The Business of Data
Jelani Harper, Dataversity
April 24, 2014
A health insurance company leverages its massive amounts of data to customize customer service for patients by conducting product assessments and medication reconciliations.
An exceedingly large and well-known power supply company makes substantial additions to the Internet of Things by manufacturing jet engines and windmills, and monitoring the output of their data to schedule maintenance.
An automobile manufacturing company merges manufacturing telemetry with the telemetry of its vehicles to optimize assembly line production.
The commonly found confluence of Data Scientists, engineers, and operations personnel of any number of industries designs recommendation engines for their web sites to boost traffic.
Regardless of the industry, regardless of the area of specialty of a particular enterprise, a number of organizations are involved in the business of Data – the utilization of data and data-driven processes to operate and improve their businesses.
At the core of this process of automating and operationalizing data to create meaningful action increasing business value is application building, a necessity for Big Data, conventional data, or any degree of integration of the two—and without which data might derive insight, but can’t actually do any of the aforementioned processes that is revolutionizing the way business is practiced in the 21st Century:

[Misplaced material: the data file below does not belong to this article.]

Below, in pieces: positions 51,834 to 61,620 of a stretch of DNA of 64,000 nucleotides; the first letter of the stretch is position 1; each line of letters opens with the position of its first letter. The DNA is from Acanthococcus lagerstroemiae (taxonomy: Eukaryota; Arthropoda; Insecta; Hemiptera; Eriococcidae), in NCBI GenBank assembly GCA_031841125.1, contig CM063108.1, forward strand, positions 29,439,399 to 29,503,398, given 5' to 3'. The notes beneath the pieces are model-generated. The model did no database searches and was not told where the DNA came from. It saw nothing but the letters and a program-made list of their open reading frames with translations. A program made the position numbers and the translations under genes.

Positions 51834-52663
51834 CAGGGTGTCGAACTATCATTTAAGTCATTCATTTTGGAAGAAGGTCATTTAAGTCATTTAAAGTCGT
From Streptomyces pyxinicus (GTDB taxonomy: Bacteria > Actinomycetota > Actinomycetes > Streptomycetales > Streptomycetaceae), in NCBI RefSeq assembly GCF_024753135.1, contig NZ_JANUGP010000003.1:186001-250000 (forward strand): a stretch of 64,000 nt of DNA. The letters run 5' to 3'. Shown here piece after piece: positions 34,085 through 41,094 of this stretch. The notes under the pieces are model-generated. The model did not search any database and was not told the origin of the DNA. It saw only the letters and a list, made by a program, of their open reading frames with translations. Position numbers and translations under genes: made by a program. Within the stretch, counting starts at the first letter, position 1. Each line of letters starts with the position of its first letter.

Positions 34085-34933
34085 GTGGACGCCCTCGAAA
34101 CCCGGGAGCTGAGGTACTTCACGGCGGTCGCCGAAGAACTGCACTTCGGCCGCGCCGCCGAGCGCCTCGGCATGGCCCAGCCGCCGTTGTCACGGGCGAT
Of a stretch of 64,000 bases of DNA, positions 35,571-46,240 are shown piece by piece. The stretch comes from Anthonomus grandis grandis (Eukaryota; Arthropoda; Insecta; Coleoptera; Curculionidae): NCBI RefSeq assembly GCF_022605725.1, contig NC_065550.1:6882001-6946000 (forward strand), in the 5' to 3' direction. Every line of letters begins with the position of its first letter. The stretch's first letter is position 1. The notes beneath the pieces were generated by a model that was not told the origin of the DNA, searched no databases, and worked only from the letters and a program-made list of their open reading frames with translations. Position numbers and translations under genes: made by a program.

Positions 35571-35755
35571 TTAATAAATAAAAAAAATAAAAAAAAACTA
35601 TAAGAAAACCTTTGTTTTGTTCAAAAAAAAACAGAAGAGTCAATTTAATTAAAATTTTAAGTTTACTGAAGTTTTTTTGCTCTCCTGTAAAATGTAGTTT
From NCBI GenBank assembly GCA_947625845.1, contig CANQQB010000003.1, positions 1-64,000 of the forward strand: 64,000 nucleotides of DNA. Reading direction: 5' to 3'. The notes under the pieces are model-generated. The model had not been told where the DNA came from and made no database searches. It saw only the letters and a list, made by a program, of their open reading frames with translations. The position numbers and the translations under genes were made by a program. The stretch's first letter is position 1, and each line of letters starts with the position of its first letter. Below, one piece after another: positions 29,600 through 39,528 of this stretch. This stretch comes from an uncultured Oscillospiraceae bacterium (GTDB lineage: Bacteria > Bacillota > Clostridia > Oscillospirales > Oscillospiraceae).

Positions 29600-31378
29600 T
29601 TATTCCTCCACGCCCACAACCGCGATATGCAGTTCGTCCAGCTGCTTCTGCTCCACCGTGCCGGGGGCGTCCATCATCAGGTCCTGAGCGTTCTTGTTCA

“It is very clear that the broader world is moving towards enterprise data applications,” observed Chris Wensel, founder and Chief Technology Officer of Concurrent, whose open source application building framework Cascading is receiving 100,000 downloads a month with 11 percent month-over-month growth and thousands of deployments.
“It’s about businesses taking their assets and their data and building applications that enhance their business processes. It’s very clear that the market is moving on to the next level of maturity, and it has been doing so at a very rapid pace during the past 18 months.”
Without Data Science
Much of the current hype revolving about Data Science and the shortage of viable Data Scientists pertains to the myriad responsibilities these workers have. A large part of that responsibility has to do with integrating architecture from newer technologies (such as Hadoop and various NoSQL offerings) and their forms of data with legacy systems in a way that can produce meaningful action for the business. Part of the appeal of using application building platforms such as Cascading is that it is a Java-based API—which means that engineers and developers can utilize whatever Java compatible language they’ve been using for years to develop applications utilizing all forms of data, big or otherwise.